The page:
Real Time Optimization and Nonlinear Model Predictive Control of a Gas Lifted Oil Network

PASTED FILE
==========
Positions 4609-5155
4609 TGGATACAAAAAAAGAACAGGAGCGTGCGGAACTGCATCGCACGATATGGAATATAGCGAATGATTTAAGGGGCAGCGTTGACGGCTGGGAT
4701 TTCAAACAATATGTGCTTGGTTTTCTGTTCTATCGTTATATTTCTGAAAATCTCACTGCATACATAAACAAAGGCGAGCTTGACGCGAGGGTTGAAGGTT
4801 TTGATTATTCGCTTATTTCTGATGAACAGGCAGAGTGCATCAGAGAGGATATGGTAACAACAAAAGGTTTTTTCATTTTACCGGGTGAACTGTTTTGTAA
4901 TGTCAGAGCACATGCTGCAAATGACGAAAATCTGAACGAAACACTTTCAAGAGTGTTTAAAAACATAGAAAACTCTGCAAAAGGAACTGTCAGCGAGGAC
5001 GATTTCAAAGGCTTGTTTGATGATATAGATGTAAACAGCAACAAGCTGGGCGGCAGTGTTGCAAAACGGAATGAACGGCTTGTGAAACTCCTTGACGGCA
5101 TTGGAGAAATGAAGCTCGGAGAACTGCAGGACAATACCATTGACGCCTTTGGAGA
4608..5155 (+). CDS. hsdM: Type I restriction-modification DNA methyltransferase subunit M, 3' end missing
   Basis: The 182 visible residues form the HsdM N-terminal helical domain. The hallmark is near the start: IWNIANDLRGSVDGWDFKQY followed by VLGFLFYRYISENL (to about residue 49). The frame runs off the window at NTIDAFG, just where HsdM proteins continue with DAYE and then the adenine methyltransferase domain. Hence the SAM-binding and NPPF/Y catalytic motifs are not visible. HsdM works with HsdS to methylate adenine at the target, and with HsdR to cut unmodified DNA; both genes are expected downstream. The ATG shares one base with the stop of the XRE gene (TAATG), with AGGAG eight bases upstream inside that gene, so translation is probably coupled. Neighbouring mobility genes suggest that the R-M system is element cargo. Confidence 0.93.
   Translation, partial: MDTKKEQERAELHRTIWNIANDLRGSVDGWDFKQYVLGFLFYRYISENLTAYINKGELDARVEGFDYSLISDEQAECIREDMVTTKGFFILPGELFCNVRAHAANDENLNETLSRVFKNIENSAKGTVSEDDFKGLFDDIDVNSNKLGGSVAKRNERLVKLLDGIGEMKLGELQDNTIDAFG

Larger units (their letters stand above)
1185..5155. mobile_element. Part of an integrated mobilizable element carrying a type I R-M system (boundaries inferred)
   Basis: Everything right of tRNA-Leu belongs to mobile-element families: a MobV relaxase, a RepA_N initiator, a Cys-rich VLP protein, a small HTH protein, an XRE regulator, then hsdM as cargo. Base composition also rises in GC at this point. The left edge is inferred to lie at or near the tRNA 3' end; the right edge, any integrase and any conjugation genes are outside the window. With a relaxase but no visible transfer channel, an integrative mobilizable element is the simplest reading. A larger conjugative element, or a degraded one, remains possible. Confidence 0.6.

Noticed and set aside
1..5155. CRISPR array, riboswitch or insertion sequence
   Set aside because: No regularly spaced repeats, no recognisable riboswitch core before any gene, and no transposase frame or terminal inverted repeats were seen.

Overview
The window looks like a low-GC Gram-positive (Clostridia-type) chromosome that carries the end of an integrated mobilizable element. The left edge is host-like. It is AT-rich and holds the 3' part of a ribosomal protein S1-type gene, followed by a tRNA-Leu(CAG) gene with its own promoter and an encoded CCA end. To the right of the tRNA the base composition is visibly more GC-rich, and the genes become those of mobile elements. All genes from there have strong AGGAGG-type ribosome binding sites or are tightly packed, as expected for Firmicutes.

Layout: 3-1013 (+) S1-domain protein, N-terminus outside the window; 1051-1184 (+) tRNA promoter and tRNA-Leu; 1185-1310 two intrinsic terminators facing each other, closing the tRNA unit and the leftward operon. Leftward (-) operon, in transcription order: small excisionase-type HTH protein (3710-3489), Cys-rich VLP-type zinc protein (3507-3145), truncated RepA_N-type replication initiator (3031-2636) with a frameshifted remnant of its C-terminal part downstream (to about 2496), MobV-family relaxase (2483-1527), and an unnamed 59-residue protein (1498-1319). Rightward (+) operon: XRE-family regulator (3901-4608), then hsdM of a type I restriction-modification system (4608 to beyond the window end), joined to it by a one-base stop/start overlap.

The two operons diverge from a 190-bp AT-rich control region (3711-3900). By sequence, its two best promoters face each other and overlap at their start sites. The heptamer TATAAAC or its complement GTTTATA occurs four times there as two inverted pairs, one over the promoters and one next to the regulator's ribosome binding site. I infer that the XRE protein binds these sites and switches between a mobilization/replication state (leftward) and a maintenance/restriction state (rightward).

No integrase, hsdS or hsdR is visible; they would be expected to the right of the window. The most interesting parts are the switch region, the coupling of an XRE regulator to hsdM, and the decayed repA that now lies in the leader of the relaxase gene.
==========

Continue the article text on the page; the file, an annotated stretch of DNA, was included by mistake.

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As oil reserves become scarcer, oil production and recovery must be enhanced. The gas lift is one of the techniques used to enhance oil production and recovery. It is usually used in reservoirs that suffer from insufficient production rates because of inadequate reservoir pressures. The gas lift injects gas, from external sources, into the fluid mixture flowing out of the reservoir. This in turn will reduce the density of the fluid which enables the reservoir pressure to lift the mixture to the top. Thus, the gas injection increases the production rates of the oil. However the maximum gas injection does not necessarily lead to maximum production of fluid or oil. Thus, gas injection can be both advantageous and disadvantageous. This thesis investigates a gas lifted network consisting of 3 wells and a riser. Nonlinear dynamic equations were derived for the mass of liquid and gas using the outflow rates from different component of the network. The mathematical model used to describe the system takes into consideration a three phase system consisting of oil, water and gas. In addition, the model uses a simplified equation to represent the friction in the tubing. For simulation purposes, the mathematical model was formulated as a system of differential algebraic equations (DAEs) and simulated in Matlab In this thesis, a real time optimization (RTO) problem is built to find the optimal steady state solutions for a given objective. The objective considered is the maximization of liquid and minimization of gas injection. In addition, a nonlinear model predictive control (NMPC) is applied to the plant to operate and track the solutions produced by the RTO. Both the RTO and NMPC optimization problems built are solved using CasADi software. The simulation studies have been carried out to test the open loop response of the plant and the RTO steady states optima. Further, the NMPC sensitivity to measurement noise is investigated. Finally, NMPC robustness with respect to parameter changes in the closed loop structure is studied and analyzed. The analysis and simulations show that the simplified gas lift model represents the system dynamics as expected. In addition, the NMPC built in this system is sensitive for highly noisy measurements while it is accurate and stable for slightly noisy measurements. Finally, the control structure of the entire gas lifted network is able to adapt to new optimal operations when subject to disturbances. This is beneficial for future work when considering optimizing the quality of production.